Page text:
Sunday, October 27, 2013

Taking Care

Taking care isn't easy, is it? Of yourself, I mean, taking care of yourself isn't easy. There are a million different demands - real ones like 'Muuuuuum, I needs my breakfast.' or perceived societal ones 'Be smart, fit and fabulously sociable at all times' and then all the basic demands of daily life, you all know what I'm talking about. And Anxiety,my constant, tireless task master, just makes the job seem impossible.  

So where does the taking care of yourself start? This week. I've had quite a few people tell me that I need to take care of myself, so I am taking their advice.

I've accepted help from friends.

I've been to a counsellor who shared a superb piece of advice: to walk every day and while you walk, to fully engage your five senses - can you see ants on the path, birds in the trees? What can you smell? What does the air feel like on your skin, the earth under your feet? What sounds reach your ears? What can you taste in the air?  This technique brings you out of your mind and into your body and lifts your spirit. It gives rest to your thinking brain.

I had a massage with hot stones - this had the same effect.

I went to see the movie 'About Time' with my wonderful luthier. I am a huge fan of Richard Curtis's writing and films and this gorgeous, insightful story did not let me down. In fact, it could've been written just for me, so perfect was its message for my life, right at this moment.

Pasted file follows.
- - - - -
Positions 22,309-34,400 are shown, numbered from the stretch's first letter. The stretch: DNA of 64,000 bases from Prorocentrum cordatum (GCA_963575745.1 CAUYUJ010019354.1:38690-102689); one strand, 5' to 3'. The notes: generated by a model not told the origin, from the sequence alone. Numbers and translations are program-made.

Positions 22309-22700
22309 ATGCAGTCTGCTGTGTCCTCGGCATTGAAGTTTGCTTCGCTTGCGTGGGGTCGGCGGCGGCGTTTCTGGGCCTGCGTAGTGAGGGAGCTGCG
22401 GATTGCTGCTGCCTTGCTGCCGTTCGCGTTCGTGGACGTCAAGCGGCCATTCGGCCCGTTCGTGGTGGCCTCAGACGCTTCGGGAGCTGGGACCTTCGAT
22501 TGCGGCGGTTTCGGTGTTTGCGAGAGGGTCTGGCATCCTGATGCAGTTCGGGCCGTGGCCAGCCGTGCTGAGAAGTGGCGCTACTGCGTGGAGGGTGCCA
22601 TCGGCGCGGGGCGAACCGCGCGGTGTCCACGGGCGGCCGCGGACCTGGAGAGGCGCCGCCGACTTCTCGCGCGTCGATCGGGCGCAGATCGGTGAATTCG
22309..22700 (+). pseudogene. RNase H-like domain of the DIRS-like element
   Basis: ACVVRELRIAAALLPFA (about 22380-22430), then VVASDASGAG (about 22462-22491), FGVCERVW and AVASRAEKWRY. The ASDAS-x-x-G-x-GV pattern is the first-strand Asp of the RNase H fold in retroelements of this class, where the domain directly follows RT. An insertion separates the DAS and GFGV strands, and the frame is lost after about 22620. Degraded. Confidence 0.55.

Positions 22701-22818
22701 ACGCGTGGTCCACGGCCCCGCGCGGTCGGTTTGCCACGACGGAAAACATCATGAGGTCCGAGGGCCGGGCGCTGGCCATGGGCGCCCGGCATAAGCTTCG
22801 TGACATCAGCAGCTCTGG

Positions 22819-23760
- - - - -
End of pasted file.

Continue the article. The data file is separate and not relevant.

Pay attention, breathe it all in, see, smell, hear, touch and taste it and love every second of it, of this life we have, of this precious time we are given. Use your five senses to be in this moment. This one. Not that one tomorrow, or that shit one yesterday, or the dreamed up one that has never happened and possibly never will. 

This one.

This one where I am lying on the deck with Kevin, barefoot in the sunshine, listening to the kids squabble on the trampoline. 

I am working hard to quit my taskmaster and taking care of myself seems to do the trick.

I am here and I am enough. 

Tuesday, October 22, 2013


I don't even know what to say about the last two weeks whether to laugh, cry or spontaneously combust in a smokey puff of anxiety.